KABUL: Afghan shopkeeper Ali Rasuli was standing at the end of a long queue of people waiting to pick up their national ID certificates on Sunday when a fireball erupted in front of him.
The suicide bombing outside a voter and ID registration centre in Kabul killed at least 57 people, injured 112 and briefly blinded Rasuli, leaving him with leg and abdominal injuries.
"I found myself covered in blood, with dead people -- women and children -- around me," 26-year-old Rasuli told AFP from his bed at Kabul's Isteqlal Hospital where around 50 of the wounded had been rushed for treatment.
The smell of blood permeated the hospital. In the morgue around a dozen bodies lay on the floor, including those of several children.
Around 40 other wounded were taken to a trauma centre run by Italian NGO Emergency. Hundreds of relatives stood outside on the street waiting for news.
Rasuli was among hundreds outside the registration centre on Sunday morning waiting to pick up their tazkira, or national ID document, which Afghans need to register to vote in legislative elections scheduled for October 20.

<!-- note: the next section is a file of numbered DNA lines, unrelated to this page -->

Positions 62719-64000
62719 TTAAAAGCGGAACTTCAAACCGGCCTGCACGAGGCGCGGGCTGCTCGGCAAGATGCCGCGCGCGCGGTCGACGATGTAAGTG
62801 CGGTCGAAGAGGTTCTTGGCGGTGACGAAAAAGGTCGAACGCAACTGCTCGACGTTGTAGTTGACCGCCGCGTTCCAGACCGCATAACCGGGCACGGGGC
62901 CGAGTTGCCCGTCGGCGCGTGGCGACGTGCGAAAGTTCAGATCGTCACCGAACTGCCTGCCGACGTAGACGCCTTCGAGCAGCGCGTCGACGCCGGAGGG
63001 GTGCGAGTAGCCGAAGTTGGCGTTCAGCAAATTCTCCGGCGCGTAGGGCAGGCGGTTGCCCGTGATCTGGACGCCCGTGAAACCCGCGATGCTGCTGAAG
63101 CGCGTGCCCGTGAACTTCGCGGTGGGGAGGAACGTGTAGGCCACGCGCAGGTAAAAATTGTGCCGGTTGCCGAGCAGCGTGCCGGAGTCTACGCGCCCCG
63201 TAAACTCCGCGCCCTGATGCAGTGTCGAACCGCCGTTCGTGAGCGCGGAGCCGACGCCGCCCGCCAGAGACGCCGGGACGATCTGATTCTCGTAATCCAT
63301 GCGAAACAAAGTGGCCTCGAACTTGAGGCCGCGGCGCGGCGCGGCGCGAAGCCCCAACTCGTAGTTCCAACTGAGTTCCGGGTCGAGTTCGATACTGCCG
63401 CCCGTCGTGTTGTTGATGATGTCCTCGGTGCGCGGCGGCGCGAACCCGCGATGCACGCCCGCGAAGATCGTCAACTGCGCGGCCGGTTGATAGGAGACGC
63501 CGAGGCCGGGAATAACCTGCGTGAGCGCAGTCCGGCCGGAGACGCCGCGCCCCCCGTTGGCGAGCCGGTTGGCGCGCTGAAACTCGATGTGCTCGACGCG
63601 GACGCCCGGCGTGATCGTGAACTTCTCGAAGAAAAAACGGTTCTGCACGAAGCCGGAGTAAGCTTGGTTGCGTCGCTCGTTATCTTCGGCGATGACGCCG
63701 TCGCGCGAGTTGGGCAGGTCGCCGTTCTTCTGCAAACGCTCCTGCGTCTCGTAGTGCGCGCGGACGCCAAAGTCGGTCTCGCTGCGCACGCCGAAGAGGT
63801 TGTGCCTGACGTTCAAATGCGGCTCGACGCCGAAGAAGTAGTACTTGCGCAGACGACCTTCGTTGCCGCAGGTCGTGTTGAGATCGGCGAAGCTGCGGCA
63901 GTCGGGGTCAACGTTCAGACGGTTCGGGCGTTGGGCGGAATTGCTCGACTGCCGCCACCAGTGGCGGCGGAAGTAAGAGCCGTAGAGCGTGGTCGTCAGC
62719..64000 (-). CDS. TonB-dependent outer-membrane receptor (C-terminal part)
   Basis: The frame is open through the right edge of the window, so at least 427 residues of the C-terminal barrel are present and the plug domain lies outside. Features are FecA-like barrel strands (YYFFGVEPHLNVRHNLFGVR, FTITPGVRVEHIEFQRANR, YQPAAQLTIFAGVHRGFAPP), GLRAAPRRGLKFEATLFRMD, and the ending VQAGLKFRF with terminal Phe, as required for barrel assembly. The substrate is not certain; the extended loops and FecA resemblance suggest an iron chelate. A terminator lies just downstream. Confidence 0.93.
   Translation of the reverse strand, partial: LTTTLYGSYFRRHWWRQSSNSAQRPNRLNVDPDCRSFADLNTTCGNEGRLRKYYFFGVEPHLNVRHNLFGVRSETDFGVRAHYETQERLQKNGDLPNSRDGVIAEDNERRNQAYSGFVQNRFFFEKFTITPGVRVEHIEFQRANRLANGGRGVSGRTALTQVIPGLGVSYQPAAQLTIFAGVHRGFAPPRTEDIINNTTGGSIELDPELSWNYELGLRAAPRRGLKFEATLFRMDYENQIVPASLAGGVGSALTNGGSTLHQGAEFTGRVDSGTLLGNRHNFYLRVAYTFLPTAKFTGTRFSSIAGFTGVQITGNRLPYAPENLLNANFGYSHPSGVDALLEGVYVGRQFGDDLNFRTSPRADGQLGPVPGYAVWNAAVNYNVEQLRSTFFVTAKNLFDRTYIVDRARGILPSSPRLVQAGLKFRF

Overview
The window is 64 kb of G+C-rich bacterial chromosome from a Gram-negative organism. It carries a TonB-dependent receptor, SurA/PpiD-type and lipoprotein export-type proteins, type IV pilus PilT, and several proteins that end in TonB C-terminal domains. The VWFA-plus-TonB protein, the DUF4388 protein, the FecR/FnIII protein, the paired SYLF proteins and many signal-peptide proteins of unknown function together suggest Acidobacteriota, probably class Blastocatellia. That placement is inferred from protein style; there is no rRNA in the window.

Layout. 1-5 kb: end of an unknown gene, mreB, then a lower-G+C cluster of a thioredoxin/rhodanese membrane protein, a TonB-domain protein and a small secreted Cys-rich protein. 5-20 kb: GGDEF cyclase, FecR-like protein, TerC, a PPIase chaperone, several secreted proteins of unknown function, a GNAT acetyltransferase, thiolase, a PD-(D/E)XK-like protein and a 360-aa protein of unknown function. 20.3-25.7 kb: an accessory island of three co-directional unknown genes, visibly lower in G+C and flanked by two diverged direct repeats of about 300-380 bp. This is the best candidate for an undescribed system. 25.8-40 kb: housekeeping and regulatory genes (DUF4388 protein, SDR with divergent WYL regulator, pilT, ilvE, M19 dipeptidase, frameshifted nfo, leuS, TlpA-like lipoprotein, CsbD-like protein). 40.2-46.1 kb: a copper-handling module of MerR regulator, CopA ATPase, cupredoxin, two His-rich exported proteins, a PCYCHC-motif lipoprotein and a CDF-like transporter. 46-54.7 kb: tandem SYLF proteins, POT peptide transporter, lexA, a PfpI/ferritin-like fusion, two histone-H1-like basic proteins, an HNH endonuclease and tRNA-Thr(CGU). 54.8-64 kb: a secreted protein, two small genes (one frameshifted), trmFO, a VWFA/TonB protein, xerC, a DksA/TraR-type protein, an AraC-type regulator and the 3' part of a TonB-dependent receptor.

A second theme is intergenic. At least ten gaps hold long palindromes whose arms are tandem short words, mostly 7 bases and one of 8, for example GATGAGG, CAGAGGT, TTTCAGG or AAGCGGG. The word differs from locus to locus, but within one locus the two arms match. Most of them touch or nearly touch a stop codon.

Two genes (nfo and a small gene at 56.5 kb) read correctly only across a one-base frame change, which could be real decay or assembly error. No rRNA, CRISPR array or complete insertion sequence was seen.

The government has been pushing people to register at more than 7,000 polling centres around the country as it seeks to hold credible and fraud-free elections.
"They all wanted to vote," Rasuli said.
Ali Jan was one of them.
The 21-year-old student, who had planned to take part in his first-ever elections in October, tried to pick up his tazkira on Saturday but was turned away because officials had run out of paper.
He went back on Sunday in hopes of better luck but instead was caught up in the blast.
"They said the tazkira is needed to vote, but if they keep killing us how can we vote?" he told AFP from his hospital bed, his head bandaged.
It was at least the third attack on a voter registration centre since April 14 when authorities began a two-month process to register up to 14 million adults ahead of long-delayed parliamentary and district council elections.
Outside Isteqlal Hospital grief mixed with anger among anxious relatives waiting for news of loved ones.
They directed their fury at the Afghan government and its apparent inability to protect ordinary people from suicide attacks.
"Our patience is running out. This government should take responsibility for the lives of all these innocent people lost every day," a man called Hussain, whose cousin was wounded in the blast, told AFP.
"Nobody will go to vote anymore."